Fernando Alonso puts Ferrari’s deficit to Red Bull at eight tenths to one second after finishing behind Sebastian Vettel in Valencia.
|Fernando Alonso||Felipe Massa|
|Qualifying time comparison (Q3)||1’37.454 (-0.081)||1’37.535|
Ferrari drivers’ lap times throughout the race (in seconds):
Alonso was quickest on Friday but he had to do a second run in Q1 to get through. The team decided he could make it on a fresh set of mediums instead of using more soft tyres.
The gamble paid off but Alonso wasn’t able to improve his time in Q3 with the extra set of soft tyres he’d saved, and aborted the lap, leaving his fourth on the grid.
He made another rapid getaway in the Ferrari – not quite as fast as Massa, but he re-took his team mate at turn two: “I wasn’t 100 per cent happy with my start.
“Obviously we knew that the wrong side of the grid here is quite bad so I lost ground with Felipe who was fifth and also Jenson was very close to me, so I was sixth.
“I think the first 100m of the start was not very good, but in the first corner, everybody seemed to brake very early this time, so I took the benefit from it.”
Alonso chased the Red Bulls and passed Webber for second on lap 21. Webber got ahead of him at the next round of pit stops, but fell behind at the one of that.
Alonso briefly came under attack from Webber at the beginning of the last stint, but the Red Bull driver dropped back with a gearbox problem.
He said the team tried to minimise the time spent on the medium tyres as they felt they would struggle for pace: “We were expecting a lot of trouble, a lot of problems with the level of grip and in fact I think our best laps of the race were at the end on the medium tyre, so that’s also very encouraging for the next races.”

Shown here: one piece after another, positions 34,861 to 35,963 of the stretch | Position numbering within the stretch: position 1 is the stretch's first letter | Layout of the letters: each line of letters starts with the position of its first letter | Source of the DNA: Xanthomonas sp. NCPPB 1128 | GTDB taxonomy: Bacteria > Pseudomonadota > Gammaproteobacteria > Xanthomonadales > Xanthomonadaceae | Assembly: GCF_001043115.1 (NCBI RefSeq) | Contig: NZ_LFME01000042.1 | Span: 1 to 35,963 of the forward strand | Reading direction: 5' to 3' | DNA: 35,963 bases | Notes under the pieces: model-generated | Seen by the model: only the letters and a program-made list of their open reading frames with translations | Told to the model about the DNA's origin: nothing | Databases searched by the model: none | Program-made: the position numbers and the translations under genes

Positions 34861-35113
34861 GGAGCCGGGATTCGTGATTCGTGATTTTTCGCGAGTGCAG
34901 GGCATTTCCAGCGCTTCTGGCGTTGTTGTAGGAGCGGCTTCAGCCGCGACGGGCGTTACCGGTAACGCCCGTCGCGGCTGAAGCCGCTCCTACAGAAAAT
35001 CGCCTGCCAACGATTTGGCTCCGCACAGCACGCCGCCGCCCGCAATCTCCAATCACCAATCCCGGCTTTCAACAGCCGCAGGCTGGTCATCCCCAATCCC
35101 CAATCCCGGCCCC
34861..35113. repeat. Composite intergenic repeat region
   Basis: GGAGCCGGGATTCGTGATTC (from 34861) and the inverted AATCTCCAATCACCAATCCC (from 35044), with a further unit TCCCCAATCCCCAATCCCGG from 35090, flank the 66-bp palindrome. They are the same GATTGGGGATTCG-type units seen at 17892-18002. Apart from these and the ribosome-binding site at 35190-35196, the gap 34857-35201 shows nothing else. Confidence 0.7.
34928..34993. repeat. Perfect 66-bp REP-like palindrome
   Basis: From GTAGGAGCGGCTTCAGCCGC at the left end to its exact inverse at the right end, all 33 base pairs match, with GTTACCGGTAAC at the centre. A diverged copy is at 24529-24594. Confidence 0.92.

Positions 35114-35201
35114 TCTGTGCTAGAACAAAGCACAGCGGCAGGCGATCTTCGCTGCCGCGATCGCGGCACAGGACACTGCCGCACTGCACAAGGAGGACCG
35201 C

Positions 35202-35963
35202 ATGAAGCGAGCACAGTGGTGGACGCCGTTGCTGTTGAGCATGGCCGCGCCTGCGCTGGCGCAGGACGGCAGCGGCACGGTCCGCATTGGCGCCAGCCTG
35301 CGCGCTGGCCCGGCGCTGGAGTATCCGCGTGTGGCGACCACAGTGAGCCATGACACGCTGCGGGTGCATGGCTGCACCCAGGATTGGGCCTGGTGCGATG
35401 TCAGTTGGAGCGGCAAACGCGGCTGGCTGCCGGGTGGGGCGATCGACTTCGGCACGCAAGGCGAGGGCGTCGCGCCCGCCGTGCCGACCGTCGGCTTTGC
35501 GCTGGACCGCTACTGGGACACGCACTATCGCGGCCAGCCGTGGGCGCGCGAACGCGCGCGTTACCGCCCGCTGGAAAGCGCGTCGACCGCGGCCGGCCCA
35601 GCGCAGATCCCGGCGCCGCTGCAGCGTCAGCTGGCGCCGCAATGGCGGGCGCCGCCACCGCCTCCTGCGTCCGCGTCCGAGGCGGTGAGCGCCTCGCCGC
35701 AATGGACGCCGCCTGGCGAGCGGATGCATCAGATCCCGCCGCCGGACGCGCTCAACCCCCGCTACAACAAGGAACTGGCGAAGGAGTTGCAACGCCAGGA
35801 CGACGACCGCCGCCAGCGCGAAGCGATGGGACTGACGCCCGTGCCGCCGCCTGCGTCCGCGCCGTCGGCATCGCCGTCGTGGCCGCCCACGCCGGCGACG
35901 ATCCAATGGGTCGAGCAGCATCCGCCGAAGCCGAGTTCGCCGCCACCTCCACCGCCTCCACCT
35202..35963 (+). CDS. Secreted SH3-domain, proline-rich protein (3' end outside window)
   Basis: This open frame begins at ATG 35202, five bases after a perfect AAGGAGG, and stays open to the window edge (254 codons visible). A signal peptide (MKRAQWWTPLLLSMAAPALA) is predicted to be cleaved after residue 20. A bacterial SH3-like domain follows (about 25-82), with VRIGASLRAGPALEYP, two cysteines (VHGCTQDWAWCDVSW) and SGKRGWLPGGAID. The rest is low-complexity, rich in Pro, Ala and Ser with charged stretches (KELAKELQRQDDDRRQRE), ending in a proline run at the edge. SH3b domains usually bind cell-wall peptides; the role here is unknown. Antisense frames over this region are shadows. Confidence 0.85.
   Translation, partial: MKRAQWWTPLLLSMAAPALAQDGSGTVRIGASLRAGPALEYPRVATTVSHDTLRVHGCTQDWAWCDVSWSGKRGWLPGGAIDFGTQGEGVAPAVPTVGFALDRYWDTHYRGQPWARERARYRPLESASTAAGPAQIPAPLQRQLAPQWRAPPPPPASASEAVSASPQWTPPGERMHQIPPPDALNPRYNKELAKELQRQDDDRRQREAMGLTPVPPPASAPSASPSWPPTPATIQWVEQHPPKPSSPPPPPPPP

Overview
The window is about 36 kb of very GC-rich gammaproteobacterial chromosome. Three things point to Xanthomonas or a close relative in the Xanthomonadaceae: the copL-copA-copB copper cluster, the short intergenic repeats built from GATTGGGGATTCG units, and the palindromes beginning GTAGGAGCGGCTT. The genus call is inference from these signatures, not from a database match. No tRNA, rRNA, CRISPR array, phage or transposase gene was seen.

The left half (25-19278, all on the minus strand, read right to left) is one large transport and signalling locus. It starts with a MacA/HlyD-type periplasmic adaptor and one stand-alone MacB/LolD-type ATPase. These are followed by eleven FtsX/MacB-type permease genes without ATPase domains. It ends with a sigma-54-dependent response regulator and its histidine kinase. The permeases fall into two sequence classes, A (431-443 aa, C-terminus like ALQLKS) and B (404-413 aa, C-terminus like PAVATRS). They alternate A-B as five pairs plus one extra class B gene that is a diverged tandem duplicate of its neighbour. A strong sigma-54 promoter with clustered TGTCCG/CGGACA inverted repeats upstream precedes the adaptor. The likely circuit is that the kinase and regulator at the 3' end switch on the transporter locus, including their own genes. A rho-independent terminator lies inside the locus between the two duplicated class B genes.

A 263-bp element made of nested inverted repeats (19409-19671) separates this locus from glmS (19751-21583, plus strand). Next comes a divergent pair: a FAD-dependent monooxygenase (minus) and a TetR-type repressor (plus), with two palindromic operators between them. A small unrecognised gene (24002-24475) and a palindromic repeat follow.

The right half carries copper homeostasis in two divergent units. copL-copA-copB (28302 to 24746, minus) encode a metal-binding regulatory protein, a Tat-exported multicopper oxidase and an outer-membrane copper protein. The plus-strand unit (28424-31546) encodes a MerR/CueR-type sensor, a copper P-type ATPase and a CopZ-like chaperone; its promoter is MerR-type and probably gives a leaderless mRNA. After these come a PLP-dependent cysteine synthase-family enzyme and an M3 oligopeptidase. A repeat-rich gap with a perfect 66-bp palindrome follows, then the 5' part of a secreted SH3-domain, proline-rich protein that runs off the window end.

But he feels the gap to Red Bull is still too large for them to be able to complete for the championship: “At the moment, as we said, we’re one second behind, or eight tenths behind so if anyone thinks we can win a championship being eight tenths behind it’s because maybe they don’t understand Formula 1.”
Alonso was half a second slower than Vettel in qualifying and ended the race 10.8 seconds behind after 57 laps.
The team’s technical director Pat Fry said the team anticipated the difficulty of overtaking at Valencia and factored it into their strategy: “We were not so sure that the effect of the DRS would be enough to overtake cars that were significantly slower.
“That is why we did not try to chase after the others, always pitting early, thus lengthening the final stint on the softs which, even though they were very well worn, were faster than the first laps on the Medium.”
Massa started behind Alonso as usual but as in Canada the gap was small: less than a tenth of a second.
He pass Alonso and Lewis Hamilton on the run to turn one but had to back out of trying to pass mark Webber, which allowed Alonso to claim the place back.
That turned out badly for his race prospects as he had to wait for Alonso to pit at the first round of pit stops, causing him to fall behind Hamilton.
Other teams have had a similar dilemma this year when trying to pit their two cars when they’re running close together. Bringing in the trailing car first would allow him to leap-frog the car ahead, so out of fairness to the leading driver they tend not to do that, even if it could cost the trailing driver a place.
The same thing happened with McLaren in China, when Hamilton’s pit stop was delayed while Jenson Button stayed out, which cost him a place to Massa.
On this occasion it was Massa who lost out, falling behind Hamilton. Worse was to follow at his second pit stop, where a problem with the left-rear wheel nut cost him several seconds.
He cut into Hamilton’s lead in the final laps but didn’t have enough time to catch the McLaren.
2011 European Grand Prix
Image © Ferrari spa/Ercole Colombo